Computing Research Policy Blog


Posts categorized under: STEM

House of Representatives Passes NSF & DOE Science Legislation by Wide, Bipartisan Margins


Last week, the full House of Representatives passed the National Science Foundation for the Future Act (H.R. 2225) and the DOE Science for the Future Act (H.R. 3593). Both bills passed by wide, bipartisan margins; the NSF bill passed on a 345-67 vote, while the DOE SC bill passed by 351-68. The bills now head into a conference process with the Senate’s United States Innovation and Competition Act of 2021.

House Science Committee Advances NSF & DOE Science Legislation; Both Bills Head to Full House for Consideration


Last week, the full House Science, Space, and Technology Committee considered their NSF for the Future Act (H.R. 2225) and the recently introduced DOE Science for the Future Act (H.R. 3593). In another departure from their counterparts in the Senate, the committee marked-up both bills in a bipartisan environment with each amendment being approved on unanimous voice-votes. Both pieces of legislation were likewise approved on a bipartisan basis, with no votes in opposition.

Bipartisan “NSF for the Future Act” Introduced in the House; Crafts Audacious Vision for the Agency’s Future


Late last month, the Chairwoman of the House Science, Space, and Technology Committee, Eddie Bernice Johnson (D-TX), joined by the Committee’s Ranking Member, Frank Lucas (R-OK), as well as the Research and Technology Subcommittee Chairwoman and Ranking Member, Haley Stevens (D-MI) and Michael Waltz (R-FL), introduced the H.R. 2225, “The National Science Foundation for the Future Act.” This legislation, which is a reauthorization of the agency, lays out their vision of the Foundation’s future, and it’s fairly audacious.

“This Is a Moral Issue”: Hearing Calls Attention to Sexual Harassment in Science


On Wednesday, June 12 the House Science, Space, and Technology Committee convened a hearing, titled Combating Sexual Harassment in Science, to explore what the federal research agencies are, and are not, doing to confront sexual and gender harassment in the Federal research community. The committee received important insights regarding the measures that have been implemented across different Federal agencies and research fields. Though the committee agreed that the agencies need to do more to confront this issue, there was not a consensus on specific policies Congress wants to see.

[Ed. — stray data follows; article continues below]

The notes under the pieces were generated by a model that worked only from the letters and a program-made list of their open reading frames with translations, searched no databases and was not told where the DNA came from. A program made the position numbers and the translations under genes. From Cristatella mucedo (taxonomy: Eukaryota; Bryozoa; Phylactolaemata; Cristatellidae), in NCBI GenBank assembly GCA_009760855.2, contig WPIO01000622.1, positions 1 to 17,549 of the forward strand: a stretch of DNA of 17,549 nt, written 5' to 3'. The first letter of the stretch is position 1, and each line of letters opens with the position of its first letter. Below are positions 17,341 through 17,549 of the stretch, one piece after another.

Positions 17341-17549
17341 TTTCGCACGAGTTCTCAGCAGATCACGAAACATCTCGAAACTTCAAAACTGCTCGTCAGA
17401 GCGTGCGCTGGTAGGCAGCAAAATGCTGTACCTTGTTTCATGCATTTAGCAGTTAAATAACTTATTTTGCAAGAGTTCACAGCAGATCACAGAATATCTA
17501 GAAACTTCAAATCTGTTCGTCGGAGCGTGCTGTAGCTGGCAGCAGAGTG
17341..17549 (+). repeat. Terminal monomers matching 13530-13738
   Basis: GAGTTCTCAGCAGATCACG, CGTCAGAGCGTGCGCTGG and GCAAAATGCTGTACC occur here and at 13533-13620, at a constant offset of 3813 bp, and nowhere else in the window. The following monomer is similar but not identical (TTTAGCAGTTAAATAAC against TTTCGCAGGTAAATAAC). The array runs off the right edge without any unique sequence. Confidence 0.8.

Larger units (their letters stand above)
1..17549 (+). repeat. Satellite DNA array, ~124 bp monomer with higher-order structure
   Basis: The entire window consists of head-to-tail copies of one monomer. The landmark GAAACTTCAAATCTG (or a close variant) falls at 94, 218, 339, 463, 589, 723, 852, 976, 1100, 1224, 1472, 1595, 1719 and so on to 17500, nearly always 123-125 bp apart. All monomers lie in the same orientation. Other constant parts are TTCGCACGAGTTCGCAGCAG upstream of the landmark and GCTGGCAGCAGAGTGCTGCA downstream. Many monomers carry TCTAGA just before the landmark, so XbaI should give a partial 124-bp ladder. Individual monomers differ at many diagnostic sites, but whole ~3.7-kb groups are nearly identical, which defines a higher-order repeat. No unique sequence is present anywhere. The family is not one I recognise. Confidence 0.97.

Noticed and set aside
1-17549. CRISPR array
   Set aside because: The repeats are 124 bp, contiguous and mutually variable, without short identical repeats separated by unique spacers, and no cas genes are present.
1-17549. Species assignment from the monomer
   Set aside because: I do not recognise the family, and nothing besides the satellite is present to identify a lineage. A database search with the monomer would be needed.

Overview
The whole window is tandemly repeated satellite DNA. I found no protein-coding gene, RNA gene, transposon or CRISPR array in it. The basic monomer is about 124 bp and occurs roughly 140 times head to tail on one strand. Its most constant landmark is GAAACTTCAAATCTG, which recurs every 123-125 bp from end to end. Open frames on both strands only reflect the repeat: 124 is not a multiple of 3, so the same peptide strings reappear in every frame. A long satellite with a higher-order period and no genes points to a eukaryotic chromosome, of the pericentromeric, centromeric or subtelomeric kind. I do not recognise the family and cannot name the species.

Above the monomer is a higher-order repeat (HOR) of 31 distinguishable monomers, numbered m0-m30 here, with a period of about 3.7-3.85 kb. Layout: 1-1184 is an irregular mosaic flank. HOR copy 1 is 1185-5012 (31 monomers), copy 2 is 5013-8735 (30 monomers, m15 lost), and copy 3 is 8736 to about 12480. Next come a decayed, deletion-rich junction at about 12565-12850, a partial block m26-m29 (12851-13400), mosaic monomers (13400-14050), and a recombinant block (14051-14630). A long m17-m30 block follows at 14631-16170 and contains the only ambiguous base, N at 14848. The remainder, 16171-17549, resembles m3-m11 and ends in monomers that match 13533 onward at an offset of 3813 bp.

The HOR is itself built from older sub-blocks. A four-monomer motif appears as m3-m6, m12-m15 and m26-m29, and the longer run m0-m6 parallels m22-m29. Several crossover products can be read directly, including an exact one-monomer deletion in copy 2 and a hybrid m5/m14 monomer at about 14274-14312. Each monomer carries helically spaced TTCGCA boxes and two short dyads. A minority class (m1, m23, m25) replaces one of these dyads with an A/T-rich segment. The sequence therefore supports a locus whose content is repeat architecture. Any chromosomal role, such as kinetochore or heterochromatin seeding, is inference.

“Second Place America?” Major Report Detailing the Nation’s Declining Leadership in Research and Technology Released at Capitol Hill Event


On Tuesday May 14th, the Task Force on American Innovation (TFAI), an alliance of leading American companies and business associations, research university associations, and scientific societies, released a major report assessing the United States’ investment in science and engineering research. The report, titled “Benchmarks 2019: Second Place America? Increasing Challenges to U.S. Scientific Leadership,” is the fourth such “benchmarking” report that TFAI has released since it’s founding in 2004. The report found that the trends found in the original Benchmarks report in 2005, and the two subsequent follow-up reports, persist and the U.S. continues to lose ground to other nations in investments in science, technology, and talent.

White House Announces New Five-Year STEM Education Plan; Computing Featured Prominently


The Trump Administration announced today a new five-year plan for STEM Education. The strategic plan, named “Charting A Course for Success: America’s Strategy for STEM Education,” calls for building a strong foundation in STEM literacy in American students; increasing diversity, equity, and inclusion in STEM for historically underserved and underrepresented groups; and preparing students for the STEM workforce of the future. Strategic partnerships with industry and nongovernmental groups are planned to be a part of the initiative’s funding.

CRA Statement Concerning New Restrictions on Chinese Graduate Students in the U.S.


The Computing Research Association, representing more than 200 Ph.D.-granting departments of computing in North America, expresses great concern at new guidance provided to U.S. consular officers that would place restrictions on students from China who wish to study robotics, advanced manufacturing, or aerospace research in the United States.